It would be a shame to 'waste' a big wine like a Vili Papa Cuvée from Eger on Hungarian staple dishes like pörkölt; instead try a kékfrankos or Szekszárd kadarka. Cream-based dishes stand up well to late-harvest furmint and pork dishes are nice with new furmint or any type of red, especially kékfrankos. Try hárslevelű with poultry.
Budapest's Coffee Houses
Cafe life has a long and colourful history in Budapest. The Turks introduced what the Magyars nicknamed fekete leves (black soup) to Hungary in the early 16th century, and the coffee house was an essential part of the social scene here long before it had even made an appearance in, say, Vienna or Paris. In the final decades of the Austro-Hungarian Empire, Budapest counted 600 cafes.
Budapest cafes of the 19th century were a lot more than just places to drink coffee. They embodied the progressive ideal that people of all classes could mingle under one roof, and acted as an incubator for Magyar culture and politics. Combining the neighbourliness of a local pub, the bonhomie of a gentlemen’s club and the intellectual activity of an open university, coffee houses were places in which to relax, gamble, work, network, do business and debate. As the writer Dezső Kosztolányi put it in his essay Budapest, City of Cafés: ‘Az én kávéházam, az énváram’ (My cafe is my castle).
Different cafes catered to different groups. Actors preferred the Pannónia, artists the Café Japán and businessmen the Orczy, while cartoonists frequented the Lánchíd and stockbrokers the Lloyd. But the two most important cafes in terms of the city’s cultural life were the still extant New York and the Centrál.
The literary New York Café (1891) hosted virtually every Hungarian writer of note at one time or another. Indeed, the playwright Ferenc Molnár famously threw the key into the Danube the night the cafe opened so that it would never close. And it remained open round the clock 365 days a year for decades. The Centrál Kávéház attracted the same literary crowd, and two influential literary journals – Nyugat (West) and A Hét (The Week) – were edited here.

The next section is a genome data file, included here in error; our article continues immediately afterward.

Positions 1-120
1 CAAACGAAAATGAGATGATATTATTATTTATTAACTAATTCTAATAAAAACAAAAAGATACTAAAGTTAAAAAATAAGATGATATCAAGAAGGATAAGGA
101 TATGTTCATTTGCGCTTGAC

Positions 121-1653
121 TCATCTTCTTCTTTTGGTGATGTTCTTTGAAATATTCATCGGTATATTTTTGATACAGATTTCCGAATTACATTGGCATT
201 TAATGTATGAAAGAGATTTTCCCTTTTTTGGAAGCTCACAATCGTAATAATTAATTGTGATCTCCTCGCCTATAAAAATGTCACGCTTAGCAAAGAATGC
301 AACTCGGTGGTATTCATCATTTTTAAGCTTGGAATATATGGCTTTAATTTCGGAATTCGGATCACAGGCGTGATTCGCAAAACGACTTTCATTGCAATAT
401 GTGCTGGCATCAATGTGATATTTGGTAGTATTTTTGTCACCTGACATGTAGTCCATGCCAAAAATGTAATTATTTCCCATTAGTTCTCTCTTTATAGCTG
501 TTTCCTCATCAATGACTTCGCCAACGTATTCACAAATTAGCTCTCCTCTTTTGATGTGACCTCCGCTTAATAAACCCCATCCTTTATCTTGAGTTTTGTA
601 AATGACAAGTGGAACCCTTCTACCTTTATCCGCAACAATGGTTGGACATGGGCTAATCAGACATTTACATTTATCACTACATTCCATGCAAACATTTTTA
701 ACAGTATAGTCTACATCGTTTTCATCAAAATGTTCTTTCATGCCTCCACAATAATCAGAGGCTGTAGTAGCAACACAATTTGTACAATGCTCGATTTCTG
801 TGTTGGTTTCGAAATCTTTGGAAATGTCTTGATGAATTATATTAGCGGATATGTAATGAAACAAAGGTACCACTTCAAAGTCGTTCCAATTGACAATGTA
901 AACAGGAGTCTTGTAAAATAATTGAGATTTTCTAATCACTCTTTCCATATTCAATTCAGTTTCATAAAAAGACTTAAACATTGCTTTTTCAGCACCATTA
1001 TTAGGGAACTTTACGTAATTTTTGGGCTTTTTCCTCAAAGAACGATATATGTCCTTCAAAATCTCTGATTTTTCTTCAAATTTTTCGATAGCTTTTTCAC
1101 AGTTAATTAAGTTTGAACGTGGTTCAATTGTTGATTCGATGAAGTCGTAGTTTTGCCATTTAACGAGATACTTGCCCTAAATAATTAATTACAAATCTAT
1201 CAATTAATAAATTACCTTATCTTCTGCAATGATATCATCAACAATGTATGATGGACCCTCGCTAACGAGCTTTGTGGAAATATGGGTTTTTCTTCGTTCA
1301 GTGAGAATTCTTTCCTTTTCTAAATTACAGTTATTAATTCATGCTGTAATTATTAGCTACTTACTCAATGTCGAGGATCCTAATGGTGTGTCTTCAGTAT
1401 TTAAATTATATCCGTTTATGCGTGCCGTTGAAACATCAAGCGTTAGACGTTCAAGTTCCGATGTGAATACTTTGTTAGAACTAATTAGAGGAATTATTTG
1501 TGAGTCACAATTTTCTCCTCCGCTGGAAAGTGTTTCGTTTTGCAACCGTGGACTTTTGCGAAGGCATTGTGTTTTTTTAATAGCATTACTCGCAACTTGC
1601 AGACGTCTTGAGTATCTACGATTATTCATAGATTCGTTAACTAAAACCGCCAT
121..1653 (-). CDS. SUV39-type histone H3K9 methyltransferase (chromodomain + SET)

But the depression of the 1930s, the disruption of WWII and the dreary days of communism conspired against grand old cafes in favour of the cheap (and seldom cheerful) eszpresszó (coffee shop). By 1989 and the return of the Republic of Hungary only about a dozen traditional cafes remained. Nowadays, though, you’re more likely to find young Budapesters drinking a beer or a glass of wine at one of the new modern cafes serving smoothies and flat whites. The cafe is, in fact, very much alive in Budapest. It’s just reinvented itself.
What to Order Where
Hungarians drink a huge amount of coffee (kávé) generally as a single black (fekete), a double (dupla) or with milk (tejes kávé). Most cafes now serve some variation of cappuccino and latte. Decaffeinated coffee is koffeinmentes kávé.
Pastries such as Dobos torta (a layered chocolate and cream cake with a caramelised-brown-sugar top) and the wonderful rétes (strudel), filled with poppy seeds, cherry preserves or túró (curd or cottage cheese), are usually eaten not as desserts but mid-afternoon in one of Budapest’s ubiquitous kávézók (cafes) or cukrászdák (cake shops), including our favourites: Ruszwurm Cukrászda and Auguszt Cukrászda in Buda and Művész Kávéház in Pest.
From grand 19th-century food halls bursting with a rainbow of fruit and veg, rows of dangling cured meats and fresh-from-the-farm jams and honey, to communist-era flea markets and cutting-edge design markets, Budapest’s markets provide the perfect opportunity to see a slice of local life and bag some great souvenirs into the bargain.
The best place to soak up the sights, smells and sounds of a Budapest produce market is at the grandaddy of them all, Nagycsarnok. This is the place to pick up some potted foie gras or paprika, or head upstairs for a whole world of Hungarian souvenirs. For something more low-key, try Rákóczi tér or the Szimpla Farmers’ Market, held in a ruin pub every Sunday. The newly renovated Belvárosi Piac near Parliament is a delight.
Jostling with locals shopping for bargains at Ecseri Piac, one of Central Europe’s largest flea markets, is a fabulous way to spend a Saturday morning. Lose yourself amid a cornucopia of gramophones, rocking horses, uniforms, violins and even suits of armour. If you can’t make it here, the smaller PECSA Bolhapiac offers a less impressive jumble of vintage knick-knacks.
A regular fair that takes place roughly once a month, WAMP, held in various locations throughout the city, showcases the latest of Hungary’s hippest designers. Clothes, bags and jewellery are hung alongside artworks, prints and photos, and coffee and cakes sweeten the shopping. It’s a great place to buy one-of-a-kind souvenirs you may not find in stores. More frequent Gouba offers a smaller selection of local arts and crafts.